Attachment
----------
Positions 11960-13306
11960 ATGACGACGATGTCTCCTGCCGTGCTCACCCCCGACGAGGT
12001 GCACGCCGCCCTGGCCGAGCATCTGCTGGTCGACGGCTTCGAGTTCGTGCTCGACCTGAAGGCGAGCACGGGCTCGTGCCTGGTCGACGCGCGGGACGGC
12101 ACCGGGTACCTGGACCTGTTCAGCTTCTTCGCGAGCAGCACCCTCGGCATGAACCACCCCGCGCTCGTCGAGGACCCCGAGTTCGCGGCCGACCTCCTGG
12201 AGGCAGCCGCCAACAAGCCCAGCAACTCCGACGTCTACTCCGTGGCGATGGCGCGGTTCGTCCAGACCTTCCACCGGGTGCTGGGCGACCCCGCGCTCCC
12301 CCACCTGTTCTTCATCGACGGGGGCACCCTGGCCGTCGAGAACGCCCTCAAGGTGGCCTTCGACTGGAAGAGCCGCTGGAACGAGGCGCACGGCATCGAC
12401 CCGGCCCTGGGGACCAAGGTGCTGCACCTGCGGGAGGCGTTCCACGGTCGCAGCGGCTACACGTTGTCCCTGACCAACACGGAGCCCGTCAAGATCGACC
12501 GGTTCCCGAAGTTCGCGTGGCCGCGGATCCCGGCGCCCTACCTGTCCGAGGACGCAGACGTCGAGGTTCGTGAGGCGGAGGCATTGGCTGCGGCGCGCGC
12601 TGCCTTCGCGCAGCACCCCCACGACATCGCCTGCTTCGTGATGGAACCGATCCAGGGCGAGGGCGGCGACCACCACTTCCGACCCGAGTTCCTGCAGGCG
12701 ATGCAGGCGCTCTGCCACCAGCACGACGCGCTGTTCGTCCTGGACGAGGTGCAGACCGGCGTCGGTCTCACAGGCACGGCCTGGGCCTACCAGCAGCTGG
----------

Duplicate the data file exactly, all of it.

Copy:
Positions 11960-13306
11960 ATGACGACGATGTCTCCTGCCGTGCTCACCCCCGACGAGGT
12001 GCACGCCGCCCTGGCCGAGCATCTGCTGGTCGACGGCTTCGAGTTCGTGCTCGACCTGAAGGCGAGCACGGGCTCGTGCCTGGTCGACGCGCGGGACGGC
12101 ACCGGGTACCTGGACCTGTTCAGCTTCTTCGCGAGCAGCACCCTCGGCATGAACCACCCCGCGCTCGTCGAGGACCCCGAGTTCGCGGCCGACCTCCTGG
12201 AGGCAGCCGCCAACAAGCCCAGCAACTCCGACGTCTACTCCGTGGCGATGGCGCGGTTCGTCCAGACCTTCCACCGGGTGCTGGGCGACCCCGCGCTCCC
12301 CCACCTGTTCTTCATCGACGGGGGCACCCTGGCCGTCGAGAACGCCCTCAAGGTGGCCTTCGACTGGAAGAGCCGCTGGAACGAGGCGCACGGCATCGAC
12401 CCGGCCCTGGGGACCAAGGTGCTGCACCTGCGGGAGGCGTTCCACGGTCGCAGCGGCTACACGTTGTCCCTGACCAACACGGAGCCCGTCAAGATCGACC
12501 GGTTCCCGAAGTTCGCGTGGCCGCGGATCCCGGCGCCCTACCTGTCCGAGGACGCAGACGTCGAGGTTCGTGAGGCGGAGGCATTGGCTGCGGCGCGCGC
12601 TGCCTTCGCGCAGCACCCCCACGACATCGCCTGCTTCGTGATGGAACCGATCCAGGGCGAGGGCGGCGACCACCACTTCCGACCCGAGTTCCTGCAGGCG
12701 ATGCAGGCGCTCTGCCACCAGCACGACGCGCTGTTCGTCCTGGACGAGGTGCAGACCGGCGTCGGTCTCACAGGCACGGCCTGGGCCTACCAGCAGCTGG